This makes me all kinds of bent.

AcadeMama said...

I guess everybody has to pick on somebody to feel better about themselves...unsurprising, but too bad she can't that's really what this amounts to.

Anonymous said...

Well, that was really odd reading. A real control freak, I'd say. So, TR, if you position yourself as a queer and dress and behave in a not so acceptable manner then I apparently am more of a typical helpless victim-type heterosexual who dressed as I did sometimes because it got me lots and lots of male attention (not the same as approval seeking) sex babies husband and lots of other things that I liked to get from men for just dressing up-which I liked to do anyway. Those were hard times for me in the San Francisco feminism scene.
Chacun son gout, I said, and good riddance.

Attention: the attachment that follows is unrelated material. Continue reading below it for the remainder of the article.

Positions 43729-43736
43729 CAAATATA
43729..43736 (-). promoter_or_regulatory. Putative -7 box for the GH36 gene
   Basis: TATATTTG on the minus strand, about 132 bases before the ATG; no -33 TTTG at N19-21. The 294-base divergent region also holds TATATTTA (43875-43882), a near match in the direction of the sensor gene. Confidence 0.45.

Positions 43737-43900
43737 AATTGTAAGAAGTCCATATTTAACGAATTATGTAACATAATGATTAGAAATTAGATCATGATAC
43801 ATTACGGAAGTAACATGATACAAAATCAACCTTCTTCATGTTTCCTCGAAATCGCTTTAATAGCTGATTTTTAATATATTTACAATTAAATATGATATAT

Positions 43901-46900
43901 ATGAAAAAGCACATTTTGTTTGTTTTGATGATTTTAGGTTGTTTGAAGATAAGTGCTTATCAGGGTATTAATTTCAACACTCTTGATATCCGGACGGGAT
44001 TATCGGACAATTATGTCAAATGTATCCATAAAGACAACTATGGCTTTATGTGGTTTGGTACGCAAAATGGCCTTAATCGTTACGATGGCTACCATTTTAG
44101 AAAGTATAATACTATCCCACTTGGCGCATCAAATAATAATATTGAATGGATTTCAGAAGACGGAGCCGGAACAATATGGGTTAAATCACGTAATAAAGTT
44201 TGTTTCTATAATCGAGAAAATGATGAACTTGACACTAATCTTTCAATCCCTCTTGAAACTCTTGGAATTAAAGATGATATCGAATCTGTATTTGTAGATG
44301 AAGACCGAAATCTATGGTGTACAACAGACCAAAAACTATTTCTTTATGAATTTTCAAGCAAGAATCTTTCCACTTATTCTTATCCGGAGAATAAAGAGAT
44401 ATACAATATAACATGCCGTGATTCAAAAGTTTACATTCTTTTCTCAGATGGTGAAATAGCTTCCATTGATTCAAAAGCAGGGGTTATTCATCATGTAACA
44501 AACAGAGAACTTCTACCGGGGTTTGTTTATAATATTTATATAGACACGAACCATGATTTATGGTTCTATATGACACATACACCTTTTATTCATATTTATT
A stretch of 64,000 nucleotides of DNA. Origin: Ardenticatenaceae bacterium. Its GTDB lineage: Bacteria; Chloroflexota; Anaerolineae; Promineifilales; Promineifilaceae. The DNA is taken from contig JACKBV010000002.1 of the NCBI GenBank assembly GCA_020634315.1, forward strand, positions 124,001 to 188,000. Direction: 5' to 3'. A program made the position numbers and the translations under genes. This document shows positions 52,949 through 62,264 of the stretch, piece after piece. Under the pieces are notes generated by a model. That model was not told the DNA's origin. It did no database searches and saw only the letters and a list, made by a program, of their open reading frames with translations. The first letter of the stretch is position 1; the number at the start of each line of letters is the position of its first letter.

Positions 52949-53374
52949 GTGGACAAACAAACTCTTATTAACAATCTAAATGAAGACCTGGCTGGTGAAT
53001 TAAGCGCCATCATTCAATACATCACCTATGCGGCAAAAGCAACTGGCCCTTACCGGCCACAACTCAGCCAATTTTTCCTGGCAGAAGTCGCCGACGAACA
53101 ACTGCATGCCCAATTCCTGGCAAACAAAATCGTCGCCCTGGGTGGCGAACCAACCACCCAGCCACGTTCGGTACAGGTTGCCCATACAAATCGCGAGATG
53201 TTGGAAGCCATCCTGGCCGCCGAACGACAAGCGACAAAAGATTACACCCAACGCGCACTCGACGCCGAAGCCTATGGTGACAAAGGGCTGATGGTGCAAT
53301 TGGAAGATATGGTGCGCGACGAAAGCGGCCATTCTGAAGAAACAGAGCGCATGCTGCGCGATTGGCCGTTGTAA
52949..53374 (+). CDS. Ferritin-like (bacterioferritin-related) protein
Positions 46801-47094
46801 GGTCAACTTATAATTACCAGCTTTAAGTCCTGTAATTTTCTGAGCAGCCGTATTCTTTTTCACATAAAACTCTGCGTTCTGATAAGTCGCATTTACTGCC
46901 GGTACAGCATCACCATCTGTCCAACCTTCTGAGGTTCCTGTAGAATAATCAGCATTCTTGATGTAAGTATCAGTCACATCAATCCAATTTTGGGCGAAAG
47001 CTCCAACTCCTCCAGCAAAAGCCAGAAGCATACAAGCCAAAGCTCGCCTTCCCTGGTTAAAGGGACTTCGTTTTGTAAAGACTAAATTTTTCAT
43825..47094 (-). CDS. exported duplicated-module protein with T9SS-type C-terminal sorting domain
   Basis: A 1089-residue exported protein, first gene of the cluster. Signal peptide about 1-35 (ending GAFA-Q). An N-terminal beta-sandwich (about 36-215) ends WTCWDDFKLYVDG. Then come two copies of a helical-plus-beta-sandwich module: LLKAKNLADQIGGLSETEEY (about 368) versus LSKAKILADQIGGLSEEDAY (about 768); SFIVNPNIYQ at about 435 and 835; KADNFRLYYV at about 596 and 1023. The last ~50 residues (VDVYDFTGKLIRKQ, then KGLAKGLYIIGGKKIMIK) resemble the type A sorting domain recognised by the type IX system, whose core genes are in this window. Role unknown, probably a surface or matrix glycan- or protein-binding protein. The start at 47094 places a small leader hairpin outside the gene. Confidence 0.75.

Anonymous said...

Time for her to read "Boots of Leather, Slippers of Gold."

makomk said...

As far as I can tell, most of the feminist transphobes of note never actually changed their minds, though the attacks on butch/femme lesbians do seem to have largely died out.

For example, here in the UK we've had feminist transphobia published in the Guardian, a respectable left-wingish paper, as recently as 2007 to surprisingly muted reactions. In fact, if we include Germaine Greer's subtle transphobia last summer, it's happened within the last year. Both women still write for the Guardian regularly. Thankfully, the government managed to grant trans* people some protection under anti-discrimination law despite this.

Oh, and I've noticed that second wave feminism and anti-pornography activism indeed appears to have been a lot nastier than modern views on it suggest. There was the accusations of paedophilia and conspiring with paedophiles made against the important sex-positive activists, for a start...

(Still haven't managed to find published info the apparent crowbar attack on a London lesbian S/M nightclub and its patrons by feminist radicals some years ago, though. Unfortunately, the UK BDSM community is a secretive lot, and the fact I'm not an academic doesn't help.)